When to leave

Discussion in 'The Rehearsal Room' started by cornetsquint, Nov 6, 2011.

  1. cornetsquint

    cornetsquint Member

    I haven't really enjoyed band with my current band now for about 3-4 months due to a number of reasons, so at what point do you say to yourself I don't want to do this any more, would you stick it out and see what happens or just leave?
  2. bumper-euph

    bumper-euph Member

    Oh dear...have lit blue touch paper, will now stand well back.............this thread should be interesting.!!
  3. Basstiger

    Basstiger Member

    Quit if you're not happy unless things are likely to improve in the foreseeable. There's no point in doing something you are meant to enjoy if you are not enjoying it!
  4. iancwilx

    iancwilx Well-Known Member

    Time to leave or give up if you are driving to band thinking "I don't want to do this" and on some occasions getting half way there and turning around and going home. It's not fair to yourself or the rest of the band to attend under those circumstances ~ Time for a change.
    It's a hobby and therefore should be enjoyable.
    Don't let loyalty be a barrier if you really feel your banding has become a burden, but, try and leave in a friendly fashion if you can.

    - Mr Wilx
  5. brassneck

    brassneck Active Member

    You have to chat to someone in the band to voice your feelings and concerns. Maybe one of the senior or committee members may lend their experienced ears and try and resolve your situation. If the bandmaster is approachable, he/she may be of some help as well.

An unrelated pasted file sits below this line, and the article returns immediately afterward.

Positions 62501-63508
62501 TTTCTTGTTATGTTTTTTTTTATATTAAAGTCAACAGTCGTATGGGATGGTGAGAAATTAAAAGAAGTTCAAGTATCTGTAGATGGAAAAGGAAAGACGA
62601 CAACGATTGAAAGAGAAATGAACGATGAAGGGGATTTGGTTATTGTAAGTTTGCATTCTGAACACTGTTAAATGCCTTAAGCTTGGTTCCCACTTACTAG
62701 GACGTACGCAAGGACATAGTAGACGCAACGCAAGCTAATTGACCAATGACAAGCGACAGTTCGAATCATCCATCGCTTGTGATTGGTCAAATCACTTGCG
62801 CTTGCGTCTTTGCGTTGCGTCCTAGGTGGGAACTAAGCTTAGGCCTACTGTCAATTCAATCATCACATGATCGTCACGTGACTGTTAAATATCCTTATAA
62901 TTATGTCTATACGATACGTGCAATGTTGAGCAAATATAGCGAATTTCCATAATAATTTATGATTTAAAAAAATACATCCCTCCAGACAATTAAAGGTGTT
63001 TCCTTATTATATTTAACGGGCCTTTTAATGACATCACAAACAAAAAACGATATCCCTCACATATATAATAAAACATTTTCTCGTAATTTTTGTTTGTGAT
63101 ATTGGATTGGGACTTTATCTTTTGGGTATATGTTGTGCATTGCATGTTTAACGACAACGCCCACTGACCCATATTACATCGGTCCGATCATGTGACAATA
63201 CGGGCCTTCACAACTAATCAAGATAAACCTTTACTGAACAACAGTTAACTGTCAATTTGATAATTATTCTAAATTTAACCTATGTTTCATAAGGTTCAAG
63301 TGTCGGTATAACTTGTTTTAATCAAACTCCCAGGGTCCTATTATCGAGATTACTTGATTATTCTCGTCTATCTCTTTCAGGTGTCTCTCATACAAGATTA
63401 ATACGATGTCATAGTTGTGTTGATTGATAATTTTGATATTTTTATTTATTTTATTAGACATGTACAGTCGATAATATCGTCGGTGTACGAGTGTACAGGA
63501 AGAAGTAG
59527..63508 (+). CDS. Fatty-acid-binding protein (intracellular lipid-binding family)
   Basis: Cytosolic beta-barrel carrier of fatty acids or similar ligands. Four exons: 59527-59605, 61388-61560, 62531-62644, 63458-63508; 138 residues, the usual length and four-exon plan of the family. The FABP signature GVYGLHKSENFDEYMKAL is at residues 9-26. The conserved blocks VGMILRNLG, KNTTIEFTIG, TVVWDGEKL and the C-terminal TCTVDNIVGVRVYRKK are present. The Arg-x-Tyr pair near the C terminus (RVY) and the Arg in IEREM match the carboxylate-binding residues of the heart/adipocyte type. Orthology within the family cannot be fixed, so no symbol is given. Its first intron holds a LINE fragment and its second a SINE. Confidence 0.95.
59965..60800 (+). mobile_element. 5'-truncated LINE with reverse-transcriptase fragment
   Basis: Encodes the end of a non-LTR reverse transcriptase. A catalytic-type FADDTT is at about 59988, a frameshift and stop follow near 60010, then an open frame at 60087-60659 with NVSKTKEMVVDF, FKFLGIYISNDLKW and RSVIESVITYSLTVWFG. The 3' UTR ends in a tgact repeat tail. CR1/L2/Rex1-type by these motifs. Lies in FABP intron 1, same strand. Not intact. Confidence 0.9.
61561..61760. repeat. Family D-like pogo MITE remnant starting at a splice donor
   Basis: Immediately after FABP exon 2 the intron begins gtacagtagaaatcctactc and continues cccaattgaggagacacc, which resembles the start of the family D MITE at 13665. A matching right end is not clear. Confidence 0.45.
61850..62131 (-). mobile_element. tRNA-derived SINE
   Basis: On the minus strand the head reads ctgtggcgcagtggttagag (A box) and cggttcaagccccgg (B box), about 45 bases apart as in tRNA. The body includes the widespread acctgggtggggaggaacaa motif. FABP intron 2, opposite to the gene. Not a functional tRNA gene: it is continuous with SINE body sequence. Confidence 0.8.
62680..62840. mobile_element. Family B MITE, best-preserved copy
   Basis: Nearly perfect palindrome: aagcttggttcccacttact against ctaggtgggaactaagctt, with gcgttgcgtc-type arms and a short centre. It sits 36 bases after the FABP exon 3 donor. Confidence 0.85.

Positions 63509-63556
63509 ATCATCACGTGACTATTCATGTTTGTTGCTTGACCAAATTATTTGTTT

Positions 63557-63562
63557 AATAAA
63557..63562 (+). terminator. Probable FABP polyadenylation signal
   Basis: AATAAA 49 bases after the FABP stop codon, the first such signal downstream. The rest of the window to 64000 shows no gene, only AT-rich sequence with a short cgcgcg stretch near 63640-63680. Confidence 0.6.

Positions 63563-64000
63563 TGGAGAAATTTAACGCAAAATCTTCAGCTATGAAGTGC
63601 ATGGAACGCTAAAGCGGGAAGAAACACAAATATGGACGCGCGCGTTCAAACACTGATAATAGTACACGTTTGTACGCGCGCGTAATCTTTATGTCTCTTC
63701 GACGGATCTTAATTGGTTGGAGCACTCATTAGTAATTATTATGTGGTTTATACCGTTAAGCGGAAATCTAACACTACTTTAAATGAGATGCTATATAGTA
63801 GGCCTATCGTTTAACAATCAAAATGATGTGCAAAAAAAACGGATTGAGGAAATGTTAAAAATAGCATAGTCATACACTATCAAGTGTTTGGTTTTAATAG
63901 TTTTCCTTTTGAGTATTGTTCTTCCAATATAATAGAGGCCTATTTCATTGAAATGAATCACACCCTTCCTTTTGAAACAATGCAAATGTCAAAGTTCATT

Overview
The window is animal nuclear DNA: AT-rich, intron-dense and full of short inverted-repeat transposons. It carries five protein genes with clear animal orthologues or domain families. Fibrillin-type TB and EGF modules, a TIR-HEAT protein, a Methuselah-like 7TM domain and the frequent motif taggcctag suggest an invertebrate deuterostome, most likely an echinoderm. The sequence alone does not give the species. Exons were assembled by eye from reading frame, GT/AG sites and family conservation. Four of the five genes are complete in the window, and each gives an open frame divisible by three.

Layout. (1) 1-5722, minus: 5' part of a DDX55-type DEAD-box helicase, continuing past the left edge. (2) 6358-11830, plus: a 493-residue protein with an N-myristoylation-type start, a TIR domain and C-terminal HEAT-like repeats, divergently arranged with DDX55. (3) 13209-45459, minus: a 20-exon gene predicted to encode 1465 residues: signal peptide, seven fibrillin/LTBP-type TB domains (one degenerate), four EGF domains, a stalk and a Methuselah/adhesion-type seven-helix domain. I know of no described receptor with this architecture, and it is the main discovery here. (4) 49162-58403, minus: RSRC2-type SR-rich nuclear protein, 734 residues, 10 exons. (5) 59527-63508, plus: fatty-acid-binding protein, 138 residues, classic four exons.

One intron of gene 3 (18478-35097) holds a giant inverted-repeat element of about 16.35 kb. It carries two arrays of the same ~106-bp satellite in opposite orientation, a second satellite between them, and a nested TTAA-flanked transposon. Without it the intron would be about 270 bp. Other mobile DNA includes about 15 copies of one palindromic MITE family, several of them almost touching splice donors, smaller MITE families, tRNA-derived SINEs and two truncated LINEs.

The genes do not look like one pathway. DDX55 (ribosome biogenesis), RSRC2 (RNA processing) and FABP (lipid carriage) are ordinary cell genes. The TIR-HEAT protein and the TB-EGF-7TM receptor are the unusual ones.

6. nethers

    nethers Active Member

    The big question of course - what are you not enjoying?
  7. scotchgirl

    scotchgirl Active Member

    Think about the reasons why you're not enjoying it, put them to someone on the committee or in your section and see whether others are feeling the same. Maybe there are issues that could be resolved.

    Otherwise, don't worry about it...no-one is forcing you to go to the band. I presume you're not being paid to be there...so if you are not enjoying it, and there is no chance that you'll ever enjoy it, be honest and upfront and just leave. People have more respect for those who are honest.

    Loyalty is a two-way street.
  8. Thirteen Ball

    Thirteen Ball Active Member

    That is indeed the key. If it's musical issues, ie: the band is too far below/above your abilities to allow you any musical satisfaction, then perhaps it's time to consider your position in the light of that.

    If it's personal/personality issues, then no-one can really advise on that, it's down to youto sort out with the person/people you have difficulties with.

    I'd definitely agree with former posters though. Try talking to someone in the band whom you trust, first. It may not solve the issue, and you may still end up leaving - but don't make your departure for a lack of trying.

    Good luck.
  9. squirrel

    squirrel Member

    Like a few have said, it depends on what you're not enjoying. I've not played with many bands, but I have left one due to not enjoying it any more, took a few months break from playing and joined a different band. I think it's probably important not to let it go on too long or you'll get disillusioned with banding full stop.

    It's a hobby after all, so you need to derive enjoyment from it in some shape or form, or what's the point?
  10. skiosbod

    skiosbod New Member

    The whole purpose of being in any Band/Hobby/Sport is that you enjoy what you are doing and your relationship with others in that environment. If your not happy then you will never play to your full potential until you are happy. I've been in a few bands over the years that I wasn't happy with. I just went to the MD/Secretary and told them of my intentions and the reasons why. Some Bands tried to resolve the issues but other Bands just carried on and advertised for a new player. Again, if you're not happy then the decision is yours to make.
  11. MoominDave

    MoominDave Well-Known Member